August is a very good time of year to explore the delights of the Somerset coast. Running east from Glenthorne on the Exmoor coast, to Portishead and beyond, there are a great variety of coastal habitat to explore. There is a chance of spotting a grey seal bobbing about offshore, and a great variety of seabirds and waders may be seen. Peregrine and ravens breed on the cliffs, and can be seen hunting for food along the cliff tops. The rocky outcrops make a picturesque backdrop to the beach, where you may see rock pipits chasing insects, a ringed plover darting around.
Soon the tideline will attract wheatear, an early departing migrant, which likes to catch the flies that hover over the washed up seaweed. The coastal environment nurtures many specialist plants and shrubs. Sea campion and thrift thrive on the shingle at Porlock. Climb Hurlstone Point for fine view across Bossington Beach to Porlock Weir, where flocks of linnets gather in the gorse. And of course there are the rock pools to explore, seaweed, molluscs, crabs plus small fish trapped by the receding tide. The exceptional tidal range in the Bristol channel fosters the great variety of living creatures, and in addition, there are some of the most extraordinary geological features in Britain, at Kilve beach, Watchet and East Quantoxhead, where bands of blue lias limestone, are interleaved with mudstone and shale, creating an extraordinary lunar landscape. And there are fossils. Try to take some pictures on your phone or camera and spend some time looking up the various species when you get home, extending your knowledge as you do so. The large tidal range does mean the tide runs in and out very swiftly, so take care, and check the tide tables.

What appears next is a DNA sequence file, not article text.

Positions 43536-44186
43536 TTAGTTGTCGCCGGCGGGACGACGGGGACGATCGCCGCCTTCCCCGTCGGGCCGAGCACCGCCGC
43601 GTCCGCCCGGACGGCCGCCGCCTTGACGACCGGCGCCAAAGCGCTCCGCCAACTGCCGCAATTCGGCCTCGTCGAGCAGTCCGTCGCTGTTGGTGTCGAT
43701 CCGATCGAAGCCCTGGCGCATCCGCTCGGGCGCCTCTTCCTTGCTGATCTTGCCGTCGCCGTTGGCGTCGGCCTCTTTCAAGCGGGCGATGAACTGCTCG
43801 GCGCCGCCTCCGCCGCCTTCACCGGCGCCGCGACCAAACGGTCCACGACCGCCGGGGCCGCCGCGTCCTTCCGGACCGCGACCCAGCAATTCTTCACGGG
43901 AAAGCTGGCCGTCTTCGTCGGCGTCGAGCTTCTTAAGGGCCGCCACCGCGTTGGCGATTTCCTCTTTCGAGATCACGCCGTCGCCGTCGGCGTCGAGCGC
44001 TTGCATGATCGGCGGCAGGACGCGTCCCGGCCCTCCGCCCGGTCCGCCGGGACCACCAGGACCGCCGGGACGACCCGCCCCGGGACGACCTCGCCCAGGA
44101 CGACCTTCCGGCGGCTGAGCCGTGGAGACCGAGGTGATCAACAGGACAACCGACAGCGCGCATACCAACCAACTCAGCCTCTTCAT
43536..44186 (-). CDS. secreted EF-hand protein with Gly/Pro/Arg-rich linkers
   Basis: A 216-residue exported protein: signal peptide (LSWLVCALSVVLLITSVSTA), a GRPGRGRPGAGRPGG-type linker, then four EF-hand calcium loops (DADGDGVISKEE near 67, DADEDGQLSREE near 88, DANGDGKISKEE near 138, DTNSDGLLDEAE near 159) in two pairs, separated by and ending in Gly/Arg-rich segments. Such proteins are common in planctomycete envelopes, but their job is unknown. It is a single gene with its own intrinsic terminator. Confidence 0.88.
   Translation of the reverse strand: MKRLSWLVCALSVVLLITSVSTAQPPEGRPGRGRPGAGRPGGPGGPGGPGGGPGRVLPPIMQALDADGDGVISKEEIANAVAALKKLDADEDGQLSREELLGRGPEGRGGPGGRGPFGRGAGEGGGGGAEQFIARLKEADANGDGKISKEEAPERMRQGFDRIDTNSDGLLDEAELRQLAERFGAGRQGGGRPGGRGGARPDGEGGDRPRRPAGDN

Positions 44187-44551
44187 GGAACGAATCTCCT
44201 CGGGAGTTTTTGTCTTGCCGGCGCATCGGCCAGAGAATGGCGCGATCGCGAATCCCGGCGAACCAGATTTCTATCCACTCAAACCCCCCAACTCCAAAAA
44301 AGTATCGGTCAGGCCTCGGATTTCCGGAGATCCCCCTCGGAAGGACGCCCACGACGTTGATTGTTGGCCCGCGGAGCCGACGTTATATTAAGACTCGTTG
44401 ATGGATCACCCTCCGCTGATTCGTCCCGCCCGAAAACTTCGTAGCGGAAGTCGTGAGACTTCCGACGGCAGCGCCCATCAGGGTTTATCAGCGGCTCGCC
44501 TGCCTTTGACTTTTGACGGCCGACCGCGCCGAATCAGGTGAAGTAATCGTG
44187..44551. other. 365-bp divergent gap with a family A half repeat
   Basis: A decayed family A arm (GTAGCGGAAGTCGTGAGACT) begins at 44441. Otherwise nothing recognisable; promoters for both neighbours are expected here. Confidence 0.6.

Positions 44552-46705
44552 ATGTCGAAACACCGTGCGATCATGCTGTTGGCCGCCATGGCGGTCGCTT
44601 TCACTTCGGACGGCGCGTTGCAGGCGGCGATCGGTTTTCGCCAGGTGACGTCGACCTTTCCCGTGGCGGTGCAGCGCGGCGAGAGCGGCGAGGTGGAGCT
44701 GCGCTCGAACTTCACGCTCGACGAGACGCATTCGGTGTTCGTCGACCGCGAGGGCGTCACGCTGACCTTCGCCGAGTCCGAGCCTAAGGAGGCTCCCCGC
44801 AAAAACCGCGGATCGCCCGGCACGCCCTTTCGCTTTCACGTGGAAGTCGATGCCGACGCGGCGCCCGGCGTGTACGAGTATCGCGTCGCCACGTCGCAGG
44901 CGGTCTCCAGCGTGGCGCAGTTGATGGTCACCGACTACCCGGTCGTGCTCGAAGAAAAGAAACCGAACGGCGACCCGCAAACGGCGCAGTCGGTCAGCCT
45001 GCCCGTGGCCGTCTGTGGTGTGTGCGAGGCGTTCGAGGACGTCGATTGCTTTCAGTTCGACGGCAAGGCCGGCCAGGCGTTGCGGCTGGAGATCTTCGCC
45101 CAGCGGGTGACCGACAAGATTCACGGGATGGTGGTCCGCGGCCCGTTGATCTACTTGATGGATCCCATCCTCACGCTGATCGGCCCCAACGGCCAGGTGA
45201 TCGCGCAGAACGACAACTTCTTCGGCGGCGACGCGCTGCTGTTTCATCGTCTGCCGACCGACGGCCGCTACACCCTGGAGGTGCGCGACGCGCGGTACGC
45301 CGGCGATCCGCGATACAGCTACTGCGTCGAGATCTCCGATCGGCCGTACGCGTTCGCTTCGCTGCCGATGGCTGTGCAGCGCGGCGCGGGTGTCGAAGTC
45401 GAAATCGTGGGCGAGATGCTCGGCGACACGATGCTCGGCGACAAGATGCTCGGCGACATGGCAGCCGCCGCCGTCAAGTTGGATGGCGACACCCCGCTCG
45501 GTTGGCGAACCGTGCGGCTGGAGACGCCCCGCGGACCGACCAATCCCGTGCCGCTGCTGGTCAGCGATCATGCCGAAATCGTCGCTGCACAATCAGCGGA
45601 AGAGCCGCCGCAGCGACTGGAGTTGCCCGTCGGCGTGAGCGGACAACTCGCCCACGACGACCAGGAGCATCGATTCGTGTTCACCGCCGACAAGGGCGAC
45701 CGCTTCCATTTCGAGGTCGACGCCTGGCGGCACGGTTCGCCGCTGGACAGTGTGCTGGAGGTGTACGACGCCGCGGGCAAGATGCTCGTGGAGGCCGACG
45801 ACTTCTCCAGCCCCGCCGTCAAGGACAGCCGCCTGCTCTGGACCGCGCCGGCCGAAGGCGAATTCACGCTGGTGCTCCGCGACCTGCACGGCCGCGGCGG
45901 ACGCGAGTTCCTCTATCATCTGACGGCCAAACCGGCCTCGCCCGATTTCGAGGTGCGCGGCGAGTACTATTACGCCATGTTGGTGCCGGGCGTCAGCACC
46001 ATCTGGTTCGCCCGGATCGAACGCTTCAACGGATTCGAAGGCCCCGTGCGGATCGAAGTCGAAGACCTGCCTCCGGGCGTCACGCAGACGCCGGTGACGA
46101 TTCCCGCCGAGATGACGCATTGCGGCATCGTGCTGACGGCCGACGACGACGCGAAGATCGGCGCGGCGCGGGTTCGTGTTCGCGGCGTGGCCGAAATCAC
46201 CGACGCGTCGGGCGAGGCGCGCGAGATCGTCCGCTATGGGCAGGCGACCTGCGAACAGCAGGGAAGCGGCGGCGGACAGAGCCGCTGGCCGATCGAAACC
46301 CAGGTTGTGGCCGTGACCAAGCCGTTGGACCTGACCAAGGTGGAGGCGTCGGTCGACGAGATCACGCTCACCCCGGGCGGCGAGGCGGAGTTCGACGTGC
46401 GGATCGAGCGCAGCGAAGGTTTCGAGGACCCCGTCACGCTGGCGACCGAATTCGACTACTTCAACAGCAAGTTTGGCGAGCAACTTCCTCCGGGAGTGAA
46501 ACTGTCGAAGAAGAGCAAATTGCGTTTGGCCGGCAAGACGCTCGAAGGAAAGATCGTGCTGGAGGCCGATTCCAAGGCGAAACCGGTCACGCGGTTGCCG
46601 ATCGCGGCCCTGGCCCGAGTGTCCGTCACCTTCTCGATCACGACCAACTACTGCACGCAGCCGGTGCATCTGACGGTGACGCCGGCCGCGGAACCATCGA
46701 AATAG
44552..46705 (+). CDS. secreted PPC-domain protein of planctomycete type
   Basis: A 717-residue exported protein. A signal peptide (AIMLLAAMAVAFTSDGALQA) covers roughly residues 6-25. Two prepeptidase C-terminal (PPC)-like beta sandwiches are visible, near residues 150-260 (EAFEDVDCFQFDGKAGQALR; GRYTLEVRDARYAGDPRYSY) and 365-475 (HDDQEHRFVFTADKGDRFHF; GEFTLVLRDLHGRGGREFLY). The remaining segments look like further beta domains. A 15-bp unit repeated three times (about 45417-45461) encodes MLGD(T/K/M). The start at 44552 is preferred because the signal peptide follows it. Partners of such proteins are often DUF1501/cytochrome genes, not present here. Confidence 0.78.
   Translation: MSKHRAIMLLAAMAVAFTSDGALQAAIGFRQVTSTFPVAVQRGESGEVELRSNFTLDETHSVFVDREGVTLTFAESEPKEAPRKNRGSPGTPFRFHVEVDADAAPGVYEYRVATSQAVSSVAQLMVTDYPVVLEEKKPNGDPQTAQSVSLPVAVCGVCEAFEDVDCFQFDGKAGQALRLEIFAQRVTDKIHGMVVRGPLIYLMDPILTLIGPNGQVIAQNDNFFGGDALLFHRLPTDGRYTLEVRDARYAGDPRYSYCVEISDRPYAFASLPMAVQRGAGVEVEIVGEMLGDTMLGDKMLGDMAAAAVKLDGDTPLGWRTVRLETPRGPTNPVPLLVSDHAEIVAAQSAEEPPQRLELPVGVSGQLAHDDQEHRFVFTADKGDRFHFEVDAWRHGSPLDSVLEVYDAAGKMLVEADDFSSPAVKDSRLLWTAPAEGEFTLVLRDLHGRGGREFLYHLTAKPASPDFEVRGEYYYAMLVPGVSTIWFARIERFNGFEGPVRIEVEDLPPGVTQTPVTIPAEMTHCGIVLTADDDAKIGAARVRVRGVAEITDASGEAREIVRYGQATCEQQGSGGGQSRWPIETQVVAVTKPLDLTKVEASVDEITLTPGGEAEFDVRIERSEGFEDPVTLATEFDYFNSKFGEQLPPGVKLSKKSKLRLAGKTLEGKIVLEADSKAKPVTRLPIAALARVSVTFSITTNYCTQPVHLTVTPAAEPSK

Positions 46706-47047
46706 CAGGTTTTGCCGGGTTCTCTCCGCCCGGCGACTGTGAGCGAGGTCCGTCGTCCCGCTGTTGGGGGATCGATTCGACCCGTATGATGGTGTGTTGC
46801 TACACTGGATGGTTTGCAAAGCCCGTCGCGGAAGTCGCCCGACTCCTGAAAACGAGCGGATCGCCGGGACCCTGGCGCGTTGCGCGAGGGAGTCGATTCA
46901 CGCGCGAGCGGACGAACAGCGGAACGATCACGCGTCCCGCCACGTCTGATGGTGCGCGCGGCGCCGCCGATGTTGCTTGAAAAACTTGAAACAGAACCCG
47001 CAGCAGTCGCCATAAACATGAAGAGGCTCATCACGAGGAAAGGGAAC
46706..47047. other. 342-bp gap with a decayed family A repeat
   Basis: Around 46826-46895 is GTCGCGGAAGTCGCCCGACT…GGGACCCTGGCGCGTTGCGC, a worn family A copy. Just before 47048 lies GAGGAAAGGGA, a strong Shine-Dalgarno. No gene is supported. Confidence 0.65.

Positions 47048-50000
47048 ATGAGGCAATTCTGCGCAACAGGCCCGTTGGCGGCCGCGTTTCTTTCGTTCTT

Many bird species will moult at this time of year, and as a result they tend to skulk out of sight, as they are very vulnerable during this period. And birdsong has all but ceased, as there is no need to compete for mates, and no wish to attract attention. During the moult birds may suffer in wet weather, and also from predators, as their flight response is impaired. The moult allows fledglings to develop from the juvenile plumage into adult, or in some cases, there may be a two stage step to adult plumage. Adult birds need to replace their feathers as they become worn in flight, damaged, and attacked by lice. Some species will moult into winter plumage, as there is no wish to attract attention outside the breeding season, and less striking plumage is better camouflage.
This is why in August you may get the impression that many birds have disappeared. The pale fledglings will begin to gain their adult colours of the species, while adult birds renew their worn out feathers. Some larger species, such as geese and swans, are unable to fly while the wing feathers are re-grown. If you see rather scruffy and moth-eaten birds this is normal, and they will soon be resplendent in new plumage.
Pictures: top to bottom: Brown hawker dragonfly, Large skipper butterfly, The coast at Kilve coutesy of Chris Chappell